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From JavaOne 2009: Load-Testing Clustered Applications

4 replies on 1 page. Most recent reply: Jun 17, 2009 11:17 PM by Cameron Purdy

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Frank Sommers

Posts: 2642
Nickname: fsommers
Registered: Jan, 2002

From JavaOne 2009: Load-Testing Clustered Applications Posted: Jun 10, 2009 11:00 AM
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In this interview, Terracotta co-founder Ari Zilka discusses various techniques to load-test a stateful application on a cluster, and highlights features of the open-source Terracotta clustering environment that make such load-testing even simpler:

http://www.artima.com/lejava/articles/javaone_2009_ari_zilka.html

What do you think of Terracotta's approach to load-testing clustered applications?


Cameron Purdy

Posts: 186
Nickname: cpurdy
Registered: Dec, 2004

Re: From JavaOne 2009: Load-Testing Clustered Applications Posted: Jun 11, 2009 11:16 AM
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Considering some of the positive things that they've accomplished, Terracotta's need to bad-mouth others ("FUD") is always a bit surprising. Or maybe it's just Zilka ..

At any rate, regardless of vendor claims, anyone who is foolish enough to _assume_ that the performance and throughput that they obtain with two nodes will automatically scale linearly to 100 nodes deserves exactly what they get .. ;-)

Peace,

Cameron Purdy | Oracle
http://coherence.oracle.com/

Frank Sommers

Posts: 2642
Nickname: fsommers
Registered: Jan, 2002

Re: From JavaOne 2009: Load-Testing Clustered Applications Posted: Jun 11, 2009 2:21 PM
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Hi Cameron,

I would be interested in how others handle heavily I/O-bound jobs in a clustered environment: What if most of your queries, for instance, result in cache misses and need to hit the disk?

Also, in this interview, Ari's example was a 100GB database. In another Artima interview, Gil Tene from Azul suggests that you load your 100GB dataset into the memory of a single JVM, which can be accomplished using their special-purpose JVM.

I have two questions about this:

1. How would you approach this problem if you had a TB dataset? And if you had petabyte of data?

Loading an entire dataset in RAM doesn't seem to take advantage of memory hierarchies, but simply pushes the problem into the most expensive type of memory. What would be the role of flash memory, for instance, in this sort of application (which is cheaper than RAM)?


2. If the data is in an RDBMS, most RDBMS products are pretty good at caching in memory lots of data already (just as they're very good at taking advantage of multicore CPUs in querying that data, which is a topic for another discussion).

I haven't yet worked with a 100GB dataset, but I recently worked with about 70GB. I was able to configure the RDBMS (in that case, MS SQL Server, but I'm sure the same can be done with Oracle or DB2, etc), to service queries mostly from RAM, and I got extremely good performance. Of course, I still incur an O/R mapping overhead, but the application performed very well under heavy load. And I didn't have to worry about VM garbage collection, etc.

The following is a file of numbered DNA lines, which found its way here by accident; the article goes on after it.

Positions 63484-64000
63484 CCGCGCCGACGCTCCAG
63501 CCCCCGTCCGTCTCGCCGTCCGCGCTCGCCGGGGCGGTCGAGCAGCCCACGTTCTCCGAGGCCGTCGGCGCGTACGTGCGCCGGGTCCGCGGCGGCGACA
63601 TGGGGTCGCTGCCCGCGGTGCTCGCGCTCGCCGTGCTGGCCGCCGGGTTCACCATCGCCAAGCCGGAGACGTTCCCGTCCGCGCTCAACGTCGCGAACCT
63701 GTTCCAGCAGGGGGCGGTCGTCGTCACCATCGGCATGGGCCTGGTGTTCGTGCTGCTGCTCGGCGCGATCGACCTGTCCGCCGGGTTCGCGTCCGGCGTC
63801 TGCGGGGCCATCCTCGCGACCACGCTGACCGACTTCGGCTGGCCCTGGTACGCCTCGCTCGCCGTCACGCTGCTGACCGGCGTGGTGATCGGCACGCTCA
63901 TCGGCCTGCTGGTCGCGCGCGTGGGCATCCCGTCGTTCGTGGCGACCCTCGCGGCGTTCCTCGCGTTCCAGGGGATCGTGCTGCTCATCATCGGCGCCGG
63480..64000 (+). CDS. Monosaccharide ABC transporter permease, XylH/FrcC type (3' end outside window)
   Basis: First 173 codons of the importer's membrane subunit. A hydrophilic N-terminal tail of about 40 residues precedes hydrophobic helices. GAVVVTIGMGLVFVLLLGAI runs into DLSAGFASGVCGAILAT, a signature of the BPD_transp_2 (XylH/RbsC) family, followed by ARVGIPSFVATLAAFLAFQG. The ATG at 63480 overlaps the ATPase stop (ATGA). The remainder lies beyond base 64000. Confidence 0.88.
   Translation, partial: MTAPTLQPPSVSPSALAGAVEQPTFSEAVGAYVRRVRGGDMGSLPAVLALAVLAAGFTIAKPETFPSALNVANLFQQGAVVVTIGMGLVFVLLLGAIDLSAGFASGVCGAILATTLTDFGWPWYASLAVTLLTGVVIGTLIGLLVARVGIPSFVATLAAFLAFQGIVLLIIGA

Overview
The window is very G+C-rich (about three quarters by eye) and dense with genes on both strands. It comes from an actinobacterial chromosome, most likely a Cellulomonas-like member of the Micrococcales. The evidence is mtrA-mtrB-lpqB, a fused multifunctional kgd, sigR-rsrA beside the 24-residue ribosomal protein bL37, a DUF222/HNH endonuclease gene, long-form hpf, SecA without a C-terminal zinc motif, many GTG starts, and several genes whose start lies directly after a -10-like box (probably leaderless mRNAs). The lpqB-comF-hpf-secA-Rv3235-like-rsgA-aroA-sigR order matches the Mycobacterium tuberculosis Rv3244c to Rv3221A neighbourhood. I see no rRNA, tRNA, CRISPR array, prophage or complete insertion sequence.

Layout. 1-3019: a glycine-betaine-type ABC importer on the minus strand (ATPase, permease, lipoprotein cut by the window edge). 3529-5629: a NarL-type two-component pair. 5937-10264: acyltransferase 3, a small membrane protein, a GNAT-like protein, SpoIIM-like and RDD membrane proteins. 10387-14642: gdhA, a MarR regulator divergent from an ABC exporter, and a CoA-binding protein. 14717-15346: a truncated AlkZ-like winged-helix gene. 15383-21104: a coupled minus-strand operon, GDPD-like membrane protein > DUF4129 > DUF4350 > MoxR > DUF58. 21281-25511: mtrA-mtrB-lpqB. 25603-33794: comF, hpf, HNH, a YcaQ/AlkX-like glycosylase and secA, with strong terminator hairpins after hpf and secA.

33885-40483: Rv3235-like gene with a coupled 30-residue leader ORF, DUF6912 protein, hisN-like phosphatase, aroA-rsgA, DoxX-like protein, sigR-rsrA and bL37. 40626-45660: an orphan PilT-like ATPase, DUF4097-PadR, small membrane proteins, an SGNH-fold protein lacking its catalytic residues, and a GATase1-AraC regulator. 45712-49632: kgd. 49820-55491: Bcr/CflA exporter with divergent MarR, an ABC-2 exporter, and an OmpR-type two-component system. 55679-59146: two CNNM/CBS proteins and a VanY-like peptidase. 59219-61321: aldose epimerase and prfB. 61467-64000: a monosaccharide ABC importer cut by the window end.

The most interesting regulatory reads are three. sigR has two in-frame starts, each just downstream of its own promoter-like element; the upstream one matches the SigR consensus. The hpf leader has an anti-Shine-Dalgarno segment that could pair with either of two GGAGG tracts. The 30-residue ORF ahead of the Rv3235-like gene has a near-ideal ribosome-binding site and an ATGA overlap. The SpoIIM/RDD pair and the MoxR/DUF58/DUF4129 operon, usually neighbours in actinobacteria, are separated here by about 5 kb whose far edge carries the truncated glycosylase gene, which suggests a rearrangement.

That, of course, wouldn't work with a TB or more of data, since the RAM price would be costly.

Currently, what are the rules of thumb in terms of when to consider caching data external to the database (what datasize), etc)? Why not (when / when not) simply use a parallel RDBMS and configure it to cache lots of data? (I'm paraphrasing the question Stonebraker, DeWitt, et al. posed in a recent SIGMOD paper.)


Any suggestions would be appreciated.

Jags Ramnarayan

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Nickname: jramnara
Registered: Jun, 2009

Re: From JavaOne 2009: Load-Testing Clustered Applications Posted: Jun 15, 2009 5:26 PM
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Hi frank,
your question is to cameron, but, I am sure you don't mind others chiming in :-)

>
> I have two questions about this:
>
> 1. How would you approach this problem if you had a TB
> dataset? And if you had petabyte of data?
>
Obviously, even a TB in memory is cost prohibitive let alone a petabyte. The single biggest practical challenge you run into when dealing with a very large data set is that your deployment has to cope with a possibility where the entire cluster goes down. Can you imagine recovering a TB from some DB into your likely large cluster? The so called continuously availability story becomes a myth.

GemFire (https://community.gemstone.com/display/gemfire/GemFire+Enterprise), we use a "shared nothing" disk storage model where each node in the grid can also persist to disk with LRU eviction, so that the most frequently used data is always in memory. This obviously works well irrespective of how much memory you have or can afford and one can dynamically add more capacity (memory, cpu) on the fly and rebalance to take advantage.

> Loading an entire dataset in RAM doesn't seem to take
> advantage of memory hierarchies, but simply pushes the
> problem into the most expensive type of memory. What would
> be the role of flash memory, for instance, in this sort of
> application (which is cheaper than RAM)?
>
there is now talk about DDR2 addressabe flash memory, but, for now your file system on each node in the cluster had flash accessible then the overflow to disk and access on a miss can hopefully be accelerated.

GemFire uses an somewhat novel approach to avoid disk seek times - we simply append all modifications to disk files and asynchronously coalesce these files and we can do this on each node in your cluster dramatically increasing your throughput. You can read on this in this white paper --> https://community.gemstone.com/display/gemfire/EDF+Technical+White+Paper


>
> 2. If the data is in an RDBMS, most RDBMS products are
> pretty good at caching in memory lots of data already
> (just as they're very good at taking advantage of
> multicore CPUs in querying that data, which is a topic for
> another discussion).
>
they can all cache the data, but, the design still optimized for disk IO and the data structures in memory don't necessarily compare well with what a concurrent hashmap with objects can provide.